After years of disaster, MoviePass and parent company Helios and Matheson Analytics have finally called it quits. Both companies have filed for Chapter 7 bankruptcy protection, which means that they have no profitable plan to continue their business. The decision was announced in an SEC filing, which they acknowledged that this filing will allow a court to liquidate all holdings of MoviePass, Helios and Matheson Analytics, and their affiliated companies.

The final nail in the coffin of MoviePass has been well reported.

The once-popular theater subscription service offered its subscribers unlimited Movies each month for a flat fee of $9.95. MoviePass, once led by chairman Ted Farnsworth and CEO Mitch Lowe, closed its doors Sept. 14. The service once boasted several million subscribers at its peak, but later fell after multiple pricing plans and several technical issues.

MoviePass faced serious problems from the start

MoviePass faced heavy skepticism from the industry claiming they had an unsustainable model, despite growth at the beginning.

Major theater companies developed their own services, forcing MoviePass to suffer even more. MoviePass's early shut down was rumored to be temporary but CEO Mitch Lowe at the time said he was unable to predict if or when the service would continue.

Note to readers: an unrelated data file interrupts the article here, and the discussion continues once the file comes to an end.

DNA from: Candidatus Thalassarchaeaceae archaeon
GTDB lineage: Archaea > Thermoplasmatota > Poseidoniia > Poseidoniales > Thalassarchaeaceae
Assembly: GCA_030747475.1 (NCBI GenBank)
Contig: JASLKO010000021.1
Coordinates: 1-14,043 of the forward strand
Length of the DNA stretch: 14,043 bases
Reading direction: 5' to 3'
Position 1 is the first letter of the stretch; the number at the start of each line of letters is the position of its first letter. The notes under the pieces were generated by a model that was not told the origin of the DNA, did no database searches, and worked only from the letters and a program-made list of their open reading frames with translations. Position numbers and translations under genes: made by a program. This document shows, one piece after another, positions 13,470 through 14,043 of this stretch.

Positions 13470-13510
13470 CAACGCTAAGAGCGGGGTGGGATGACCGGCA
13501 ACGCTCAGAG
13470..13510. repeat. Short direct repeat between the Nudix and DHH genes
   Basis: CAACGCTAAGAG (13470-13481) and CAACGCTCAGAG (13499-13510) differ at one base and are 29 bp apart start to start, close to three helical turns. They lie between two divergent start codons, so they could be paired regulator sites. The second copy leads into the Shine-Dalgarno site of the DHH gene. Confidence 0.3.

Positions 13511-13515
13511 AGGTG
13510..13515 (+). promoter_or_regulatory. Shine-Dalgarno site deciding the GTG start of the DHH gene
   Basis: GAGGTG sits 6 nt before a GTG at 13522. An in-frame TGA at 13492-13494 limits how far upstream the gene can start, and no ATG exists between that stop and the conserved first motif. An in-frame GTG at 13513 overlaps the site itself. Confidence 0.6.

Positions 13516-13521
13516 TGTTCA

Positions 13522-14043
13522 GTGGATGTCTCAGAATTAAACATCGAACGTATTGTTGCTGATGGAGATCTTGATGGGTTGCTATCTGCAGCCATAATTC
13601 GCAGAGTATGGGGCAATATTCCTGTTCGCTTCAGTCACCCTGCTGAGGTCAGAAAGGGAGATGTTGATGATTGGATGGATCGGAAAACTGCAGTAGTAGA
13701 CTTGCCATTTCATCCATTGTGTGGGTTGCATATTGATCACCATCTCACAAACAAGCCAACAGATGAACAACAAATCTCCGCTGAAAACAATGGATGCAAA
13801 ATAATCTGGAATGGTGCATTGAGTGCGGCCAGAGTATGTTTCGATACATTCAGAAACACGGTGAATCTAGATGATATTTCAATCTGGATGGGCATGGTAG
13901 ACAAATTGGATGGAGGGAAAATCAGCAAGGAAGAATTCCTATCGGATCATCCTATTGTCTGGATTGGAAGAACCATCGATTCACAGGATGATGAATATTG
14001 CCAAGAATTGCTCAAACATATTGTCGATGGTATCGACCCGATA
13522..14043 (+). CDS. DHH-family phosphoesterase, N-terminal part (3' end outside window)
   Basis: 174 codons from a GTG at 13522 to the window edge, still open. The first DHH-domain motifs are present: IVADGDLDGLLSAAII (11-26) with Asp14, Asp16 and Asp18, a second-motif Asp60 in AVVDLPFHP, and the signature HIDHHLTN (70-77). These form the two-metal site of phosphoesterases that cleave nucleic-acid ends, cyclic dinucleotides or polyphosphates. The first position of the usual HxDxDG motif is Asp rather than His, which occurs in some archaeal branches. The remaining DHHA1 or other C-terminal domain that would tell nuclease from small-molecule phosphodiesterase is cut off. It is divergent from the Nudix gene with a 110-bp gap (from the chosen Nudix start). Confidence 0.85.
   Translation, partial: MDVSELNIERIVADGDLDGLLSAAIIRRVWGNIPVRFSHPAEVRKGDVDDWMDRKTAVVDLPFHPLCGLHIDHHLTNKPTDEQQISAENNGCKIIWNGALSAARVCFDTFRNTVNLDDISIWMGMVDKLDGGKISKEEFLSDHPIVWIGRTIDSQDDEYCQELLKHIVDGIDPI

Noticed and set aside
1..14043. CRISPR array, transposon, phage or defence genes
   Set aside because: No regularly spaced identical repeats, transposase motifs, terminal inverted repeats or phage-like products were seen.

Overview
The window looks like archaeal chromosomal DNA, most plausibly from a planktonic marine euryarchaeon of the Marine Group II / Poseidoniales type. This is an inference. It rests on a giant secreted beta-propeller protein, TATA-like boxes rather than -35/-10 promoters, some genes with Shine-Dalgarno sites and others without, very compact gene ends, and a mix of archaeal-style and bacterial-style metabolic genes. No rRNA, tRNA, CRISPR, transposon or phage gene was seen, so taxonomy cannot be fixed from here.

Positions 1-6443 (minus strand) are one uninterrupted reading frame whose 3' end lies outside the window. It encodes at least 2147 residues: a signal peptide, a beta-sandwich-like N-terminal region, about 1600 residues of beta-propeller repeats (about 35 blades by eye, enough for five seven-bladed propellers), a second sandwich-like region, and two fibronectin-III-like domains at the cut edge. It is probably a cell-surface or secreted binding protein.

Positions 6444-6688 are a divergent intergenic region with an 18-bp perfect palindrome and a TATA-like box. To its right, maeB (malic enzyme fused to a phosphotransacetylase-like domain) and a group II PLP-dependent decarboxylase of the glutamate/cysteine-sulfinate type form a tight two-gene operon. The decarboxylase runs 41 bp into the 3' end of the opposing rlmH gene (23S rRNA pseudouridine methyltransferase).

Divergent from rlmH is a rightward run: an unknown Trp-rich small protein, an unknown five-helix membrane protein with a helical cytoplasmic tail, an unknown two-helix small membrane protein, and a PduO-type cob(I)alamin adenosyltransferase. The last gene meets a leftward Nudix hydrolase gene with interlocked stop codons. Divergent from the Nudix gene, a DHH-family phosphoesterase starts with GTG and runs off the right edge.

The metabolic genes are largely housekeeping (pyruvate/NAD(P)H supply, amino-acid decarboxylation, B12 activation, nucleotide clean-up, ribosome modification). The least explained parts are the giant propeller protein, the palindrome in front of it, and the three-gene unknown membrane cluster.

The company named 12,000 subscribers as creditors in its filing and details how much money they're owed from the company. Helios issued a warning in 2018 about the company's ability to stay afloat.

The company made several attempts, but technical issues plagued the system adding to their failings. It's a most serious gaffe, came July 27, 2018, when MoviePass temporarily ran out of money and was unable to purchase tickets until they secured a new loan. MoviePass also faced a massive security breach that exposed customer records.

MoviePass could owe millions to subscribers

The Verge has reported that MoviePass may end up owing $1.2 million to nearly 12,000 customers.

It's unclear whether that group includes a certain batch of MoviePass subscribers, like annual users who were precharged for the service before its closure.

MoviePass once boasted nearly 3 million subscribers. Many of those subscribers left the company when they started to restrict how MoviePass could be used because its unlimited plan was adding to its massive quarterly losses. MoviePass and its other businesses include a film production and distribution arm.

MoviePass's new CEO Ted Farnsworth acquired MoviePass in 2017 and was attempting to salvage the company using his own money and money from investors.

However, it looks like his attempts at saving the unstable company.

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